If the GOP keeps the House the President was already looking at a difficult rest of his second term, but a rebuke by the House, particularly one led by his own party, will wound the President and make him less effective. It will certainly change the perception of the US at it relates to our international hot spots. The US will appear as a paper tiger. I think the vote will be a critical moment for the President, but only time will tell.

        It would be difficult to imagine how the President could have, from a political perspective, pursued the Syria issue in a manner that made him look less Presidential. I doubt he will do better in the future on this issue. He is a President who leads from behind.


        "let's talk about that"

        by VClib on Fri Sep 06, 2013 at 09:47:40 AM PDT

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        •  But the Republicans were likely to keep the House (1+ / 0-)
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          before this. If there was a faction of Republicans that had been voting for the President's agenda, I could see where this would be a problem for him. But the reality is that the House didn't vote for his legislation before and isn't going to in the future.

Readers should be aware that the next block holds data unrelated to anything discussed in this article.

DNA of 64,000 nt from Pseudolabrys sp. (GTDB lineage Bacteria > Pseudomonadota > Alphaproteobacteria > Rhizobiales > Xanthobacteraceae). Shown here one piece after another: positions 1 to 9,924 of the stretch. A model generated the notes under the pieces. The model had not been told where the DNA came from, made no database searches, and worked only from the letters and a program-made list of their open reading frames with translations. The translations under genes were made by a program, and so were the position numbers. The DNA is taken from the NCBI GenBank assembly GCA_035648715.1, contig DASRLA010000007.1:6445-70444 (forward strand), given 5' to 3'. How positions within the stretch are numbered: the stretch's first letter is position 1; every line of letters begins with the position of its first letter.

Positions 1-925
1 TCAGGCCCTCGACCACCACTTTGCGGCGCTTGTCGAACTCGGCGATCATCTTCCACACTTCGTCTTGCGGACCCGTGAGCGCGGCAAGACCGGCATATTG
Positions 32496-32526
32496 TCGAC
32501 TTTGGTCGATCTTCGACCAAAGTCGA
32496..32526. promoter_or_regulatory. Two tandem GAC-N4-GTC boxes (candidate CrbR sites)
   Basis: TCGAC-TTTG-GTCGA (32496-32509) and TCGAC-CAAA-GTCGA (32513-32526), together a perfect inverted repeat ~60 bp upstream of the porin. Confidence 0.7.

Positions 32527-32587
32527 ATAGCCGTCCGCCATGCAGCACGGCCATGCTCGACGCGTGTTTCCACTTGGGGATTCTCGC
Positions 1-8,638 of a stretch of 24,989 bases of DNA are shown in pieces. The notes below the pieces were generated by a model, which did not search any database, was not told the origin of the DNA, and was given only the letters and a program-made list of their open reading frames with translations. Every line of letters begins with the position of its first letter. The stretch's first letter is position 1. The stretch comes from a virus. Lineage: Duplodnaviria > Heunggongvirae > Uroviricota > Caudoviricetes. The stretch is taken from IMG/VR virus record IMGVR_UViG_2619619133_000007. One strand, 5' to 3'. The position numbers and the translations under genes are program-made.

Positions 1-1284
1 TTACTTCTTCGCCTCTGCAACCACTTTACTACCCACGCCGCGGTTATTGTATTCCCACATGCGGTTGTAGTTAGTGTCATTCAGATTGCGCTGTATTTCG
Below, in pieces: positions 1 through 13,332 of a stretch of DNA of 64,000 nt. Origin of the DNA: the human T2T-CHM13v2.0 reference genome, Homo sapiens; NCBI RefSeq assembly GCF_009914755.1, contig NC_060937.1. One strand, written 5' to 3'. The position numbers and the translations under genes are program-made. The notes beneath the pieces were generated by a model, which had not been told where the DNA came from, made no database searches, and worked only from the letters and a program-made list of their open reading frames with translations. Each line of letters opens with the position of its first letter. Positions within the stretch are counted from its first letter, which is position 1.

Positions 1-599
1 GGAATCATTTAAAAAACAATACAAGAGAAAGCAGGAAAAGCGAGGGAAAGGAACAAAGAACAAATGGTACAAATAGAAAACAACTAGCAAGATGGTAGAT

The Democrats are for the most part going to keep voting for the President's agenda. There will be those who do not agree with some of it, and vote against it. I don't think this will be an uprising of the Democrats suddenly sabotaging his agenda. Most will still disagree with the Republicans, and it will be the same entity that has voted to repeal the ACA 40 times.

          If the Senate flips you might have a point, but that was a possibility before this. The Democrats are defending more seats than the Republicans, and this was the class of 2008 which came in with the Obama tide. So there were doubtless some weaker candidates in a non-Presidential year.

          As for Boehner, it depends on the makeup of the Republican caucus. The Tea Party would like to see him out as he is an establishment Republican. The establishment Republicans cannot be happy as there is literally nothing getting done in the House, ceding much legislative power to the Senate.  

          Boehner may not have promised the House, but this split shows the weakness of his leadership and the divisions of his caucus. I don't know that there is anyone waiting in the wings, but depending on the Senate makeup, I could see major changes in the House leadership.

          As for internationally, many see our interventions as purely self-interested anyway. They were not likely to see this any differently. The President has not endeared himself to many foreign powers despite his Nobel Peace Prize.

          In the end, he will still be President. This is not a Parliament. His government will not fall and a general election called. His agenda was already mired in a House that wouldn't vote for anything he wanted.

    •  But your analysis does not make sense (1+ / 0-)
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      President is legislative lame duck already.